Maternal employment can have a beneficial impact on the mental health of women with young children by improving access to financial resources, social support and perceived personal skills [5-8]. These however, depend on whether work-related attributes are supported by family or not [9-11]. A major struggle for working women is the work-family balance and for many, coping with this stress can lead to depression [9, 11, 12, 13].Depression among mothers with young children can have serious consequences, including disturbed mother-infant relationships and impaired cognitive and emotional development in infants [14].

Studies suggest that family-friendly workplace attributes facilitate a woman’s working situation and are associated with improved mental health by decreasing tensions between work and life and reducing stress associated with balancing different roles[9, 11-13, 15, 16]. Working on an asymmetric schedule and high work intensity can make a significant contribution to poor mental health via increased family conflict, as mothers may find it difficult to coordinate family schedules and take part in family activities and events [17].

Stressful work environments place high psychological demands on workers resulting in high levels of strain that can manifest in negative mental health outcomes, such as depression, for employed women with young children [15, 18, 19]. Only few studies in India have analyzed the challenges faced by the working women in relation to work from home during lockdown. However, in our knowledge this will be the first study in India to analyze the work challenges along with the mental health challenges faced by working women in context to work from home. Our research aim is to study the common challenges that a married working woman faces and its impact on mental health amid Covid-19 induced lockdown.

2. Methodology

The Cross-sectional online survey was carried out in India. A self-designed online questionnaire was developed with an informed consent attached to it. The Questionnaire was administered by online survey through google doc. The link of the questionnaire was sent through WhatsApp and other social media for the collection of the data. The sampling frame consisted of all married working from home women. The data collection was initiated on 16 June 2020 till 30 June 2020. The online self-reported questionnaire covered the information related to participant’s socio-demographic profile, attitude and behaviour towards work from home. The four-item Patient Health Questionnaire (PHQ-4) was used to assess the anxiety and depression among the participants. It is an ultra-brief self-report questionnaire that consists of a 2-item depression scale and a 2-item anxiety scale [20]. The responses were recorded on a four-point Likert scale ranging from not at all to nearly every day. The total score is determined by adding the score of each of the 4-itmes. An elevated score indicates towards anxiety and depression disorder. All recorded data entered in MS- Excel and was analyzed using SPSS software. Descriptive statistics have been used in the study to analyse the findings.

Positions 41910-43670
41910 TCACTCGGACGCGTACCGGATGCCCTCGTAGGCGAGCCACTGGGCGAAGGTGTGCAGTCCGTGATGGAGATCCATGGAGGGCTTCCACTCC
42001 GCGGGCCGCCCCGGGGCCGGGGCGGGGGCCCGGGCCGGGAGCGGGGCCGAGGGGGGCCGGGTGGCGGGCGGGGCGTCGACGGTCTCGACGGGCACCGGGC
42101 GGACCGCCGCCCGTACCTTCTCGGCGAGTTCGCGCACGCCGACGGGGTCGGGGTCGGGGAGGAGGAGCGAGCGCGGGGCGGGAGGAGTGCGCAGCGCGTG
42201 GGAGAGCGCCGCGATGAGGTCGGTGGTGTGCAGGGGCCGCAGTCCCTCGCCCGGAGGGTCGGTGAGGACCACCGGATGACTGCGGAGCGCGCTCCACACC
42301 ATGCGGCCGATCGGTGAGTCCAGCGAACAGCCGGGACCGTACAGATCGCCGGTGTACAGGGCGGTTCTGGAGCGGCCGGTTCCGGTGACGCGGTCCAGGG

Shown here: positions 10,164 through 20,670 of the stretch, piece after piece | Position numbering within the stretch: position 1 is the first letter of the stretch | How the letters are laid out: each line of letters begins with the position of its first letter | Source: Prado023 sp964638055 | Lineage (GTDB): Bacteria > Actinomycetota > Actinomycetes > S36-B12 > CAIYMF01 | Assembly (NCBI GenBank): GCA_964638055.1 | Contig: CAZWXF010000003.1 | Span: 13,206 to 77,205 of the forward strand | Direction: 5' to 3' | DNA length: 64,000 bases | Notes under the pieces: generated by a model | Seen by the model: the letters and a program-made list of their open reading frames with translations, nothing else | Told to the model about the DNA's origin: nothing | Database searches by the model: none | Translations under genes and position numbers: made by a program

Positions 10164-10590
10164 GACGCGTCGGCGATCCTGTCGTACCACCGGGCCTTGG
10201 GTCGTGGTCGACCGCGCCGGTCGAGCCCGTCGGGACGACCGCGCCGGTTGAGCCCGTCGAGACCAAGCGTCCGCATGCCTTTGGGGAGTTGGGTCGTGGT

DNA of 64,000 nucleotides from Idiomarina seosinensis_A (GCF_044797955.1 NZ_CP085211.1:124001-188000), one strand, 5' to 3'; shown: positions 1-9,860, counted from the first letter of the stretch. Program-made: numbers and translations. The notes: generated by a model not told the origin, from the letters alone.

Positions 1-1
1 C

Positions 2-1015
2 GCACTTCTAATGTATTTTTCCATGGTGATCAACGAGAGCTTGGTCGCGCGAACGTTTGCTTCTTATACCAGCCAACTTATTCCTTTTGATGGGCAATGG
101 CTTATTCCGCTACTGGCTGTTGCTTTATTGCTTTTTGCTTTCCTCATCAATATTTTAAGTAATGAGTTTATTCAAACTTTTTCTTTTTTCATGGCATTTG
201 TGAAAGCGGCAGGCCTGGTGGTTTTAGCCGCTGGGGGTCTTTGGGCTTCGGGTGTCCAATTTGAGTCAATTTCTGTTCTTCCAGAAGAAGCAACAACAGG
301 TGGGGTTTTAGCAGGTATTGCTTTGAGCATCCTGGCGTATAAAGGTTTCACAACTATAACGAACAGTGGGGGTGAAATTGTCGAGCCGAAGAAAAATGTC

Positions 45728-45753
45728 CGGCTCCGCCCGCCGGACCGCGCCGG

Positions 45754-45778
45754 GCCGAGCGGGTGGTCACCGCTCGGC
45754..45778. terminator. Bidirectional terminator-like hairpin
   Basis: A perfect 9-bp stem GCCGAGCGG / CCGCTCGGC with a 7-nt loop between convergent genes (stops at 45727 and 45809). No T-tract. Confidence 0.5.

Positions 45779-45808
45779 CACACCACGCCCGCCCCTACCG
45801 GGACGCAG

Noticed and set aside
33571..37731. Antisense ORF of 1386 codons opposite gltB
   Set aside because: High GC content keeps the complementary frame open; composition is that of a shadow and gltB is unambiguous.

3. Result

Table 1 represents socio-demographic variables of 209 married women participants with a mean age of 38.80 ± 7.44  years. 66.5% women were post graduated and 33.5% were graduated. Out of all the respondent 37.8% women were having kid/kids below age 5 years. Majority of women 72.2% were working in private sector, where as 27.8% were in government job. Out of 209 study participants, It was found that more than 8 hours of working in a day was reported in 60.3% women. In addition, 64.6% of women work for 2-5 days in a week. 32.1% of women were unsatisfied with working hours arrangement. With respect to sleeping hours variables, 78.5% of the women reported to have affected sleeping hours during work from home. 42.1% were unsatisfied with their work -life balance and 77.0% were facing too many distractions at home during work. After the assessment of psychological distress (PHQ-4) among women (Table 3), it was seen that 31.6% of women were having severe psychological distress with 24.9% being moderate and 30.6% being mild. 69.8% women were undergoing anxiety during work from home and 53.0% were suffering from depression. 50.2% women were feeling nervous and anxious nearly every day during work from home.  It was reported that 37.8% women were unable to stop or control worrying during their work.